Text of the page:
[whatwg] postMessage: event.source allows navigation of sender

Hallvord R M Steen hallvors at gmail.com
Thu Feb 7 02:27:34 PST 2008

> > Adam Barth and Collin Jackson pointed out to me that while
> > investigating frame navigation policies they found that a recipient of
> > a postMessage in Opera can set event.source.location, thus navigate
> > the sender window/document. I think this is a bug in the API itself.
> When one frame posts a message to another frame, the recipient frame
> obtains a pointer to the sender frame as the "source" attribute of the
> message event.  In Opera, this leaks the capability to navigate the
> sender's frame to the recipient because Opera assumes that if a script
> has a JavaScript pointer to a frame then that script is permitted to
> navigate that frame.

This is actually per the spec and required for web compatibility: any
script that has a pointer to a window object can usually set its
location property. I expect most UAs only disallow it for http->https
communication and I know Opera is a tad stricter than the others and
disallow it if domains do not match for https->https communication.

If you have test cases that show other browsers disallowing scripts
that have a pointer to a window object from setting location across
domains I'd very much like to see them. Being more restrictive in
certain cases would be nice but is in my experience not possible
without too much breakage, so I'm very interested if you can
demonstrate stricter policies that actually work.

(Note that I am talking only about setting window.location here, not
about e.g. targetting a named window with a window.open call - that's
a different scenario entirely.)

> The source attribute of the message event does not leak any privileges
> to the recipient in Internet Explorer, Firefox, and Safari because
> these browsers do not make this assumption and instead check whether
> the script is permitted to navigate the frame when the script assigns
> window.location.

Adam, I don't quite follow you here because I don't know any IE or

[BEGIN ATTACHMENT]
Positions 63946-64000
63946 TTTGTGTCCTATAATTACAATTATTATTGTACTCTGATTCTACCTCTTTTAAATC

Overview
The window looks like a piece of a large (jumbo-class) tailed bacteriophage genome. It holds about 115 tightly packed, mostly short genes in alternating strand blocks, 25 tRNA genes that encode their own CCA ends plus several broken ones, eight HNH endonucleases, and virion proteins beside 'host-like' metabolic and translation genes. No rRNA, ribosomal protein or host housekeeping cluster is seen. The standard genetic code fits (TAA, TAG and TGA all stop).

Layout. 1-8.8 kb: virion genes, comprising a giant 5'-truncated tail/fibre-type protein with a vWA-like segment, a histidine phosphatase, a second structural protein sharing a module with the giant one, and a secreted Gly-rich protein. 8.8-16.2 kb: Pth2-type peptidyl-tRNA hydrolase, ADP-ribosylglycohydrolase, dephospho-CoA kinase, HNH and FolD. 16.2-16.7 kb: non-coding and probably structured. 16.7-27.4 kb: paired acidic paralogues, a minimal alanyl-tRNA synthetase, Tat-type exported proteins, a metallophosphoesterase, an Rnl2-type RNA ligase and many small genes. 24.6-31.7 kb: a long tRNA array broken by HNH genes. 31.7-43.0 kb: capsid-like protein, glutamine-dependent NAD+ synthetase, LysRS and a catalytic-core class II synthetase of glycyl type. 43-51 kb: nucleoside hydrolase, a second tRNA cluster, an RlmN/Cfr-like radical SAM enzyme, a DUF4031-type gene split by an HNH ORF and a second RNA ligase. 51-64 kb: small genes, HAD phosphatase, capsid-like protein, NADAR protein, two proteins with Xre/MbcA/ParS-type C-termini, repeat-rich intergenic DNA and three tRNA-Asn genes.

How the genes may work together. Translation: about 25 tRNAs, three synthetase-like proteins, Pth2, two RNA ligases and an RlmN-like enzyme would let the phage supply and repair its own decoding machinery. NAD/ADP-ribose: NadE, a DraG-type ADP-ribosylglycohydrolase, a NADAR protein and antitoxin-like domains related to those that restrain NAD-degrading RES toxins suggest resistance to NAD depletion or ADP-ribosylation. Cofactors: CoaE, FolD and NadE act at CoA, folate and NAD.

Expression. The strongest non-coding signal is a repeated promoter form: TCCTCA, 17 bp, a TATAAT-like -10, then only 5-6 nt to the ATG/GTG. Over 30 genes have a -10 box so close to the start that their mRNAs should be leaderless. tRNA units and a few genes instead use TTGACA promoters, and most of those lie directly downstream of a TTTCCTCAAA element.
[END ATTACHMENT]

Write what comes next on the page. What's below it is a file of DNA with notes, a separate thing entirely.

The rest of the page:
Safari implementation of window.postMessage. I'm quite sure IE doesn't
implement it, I  tried googling for Safari and
postMessage/cross-document messaging but didn't find anything. As far
as I know only Firefox 3 betas and Opera supports this, so no other
implementations can be tested.

> In Opera, it is difficult to obtain a JavaScript pointer to a frame
> because Opera prevents scripts from reading window.frames[i] across
> domains.  Internet Explorer, Firefox, and Safari all allow scripts to
> read window.frames[i] across domains.

We should probably fix that if there is consensus on the more liberal
approach - though note that Opera nevertheless allows you to set
window.frames[i].location across domain. I don't know how you tested
"allow scripts to read window.frames[i]" to reach the above statement.
If you try a simple


you're actually calling the toString() method of the window object,
which Opera disallows across domains so you get a security exception
there. (Perhaps a pointless one..)

> Other browsers do not equate having a JavaScript pointer to a frame
> with the ability to navigate that frame.

Again if you can back that up with test cases I'd love to see them :-)

> > I think this should be adressed by removing event.source entirely.
> Another way to resolve the issue is for Opera to match the other
> browsers and check whether a script is permitted to navigate a frame
> when that scripts assigns the frame's location.

But this would have to be applied only when window.location was set in
a message event handler - that would get very messy! Alternatively we
could pass in a "fake" window object that does not allow setting
location, but that would directly contradict the spec and not be much
cleaner. A postback function on the event object is by far the
cleanest approach I can think of. (Apologies to the Opera and Firefox
developers who would have to change their implementations..)

> On Feb 7, 2008 1:45 AM, Thomas Broyer <t.broyer at gmail.com> wrote:
> > Shouldn't event.source.location be read-only? Isn't that a direct
> > application of the same-origin policy?
> Internet Explorer, Firefox, Safari, and Opera all permit a script to
> write window.location across domains.  This action is interpreted as a
> request to navigate the frame.  The browser's frame navigation policy
> determines whether this navigation is permitted.


Hallvord R. M. Steen

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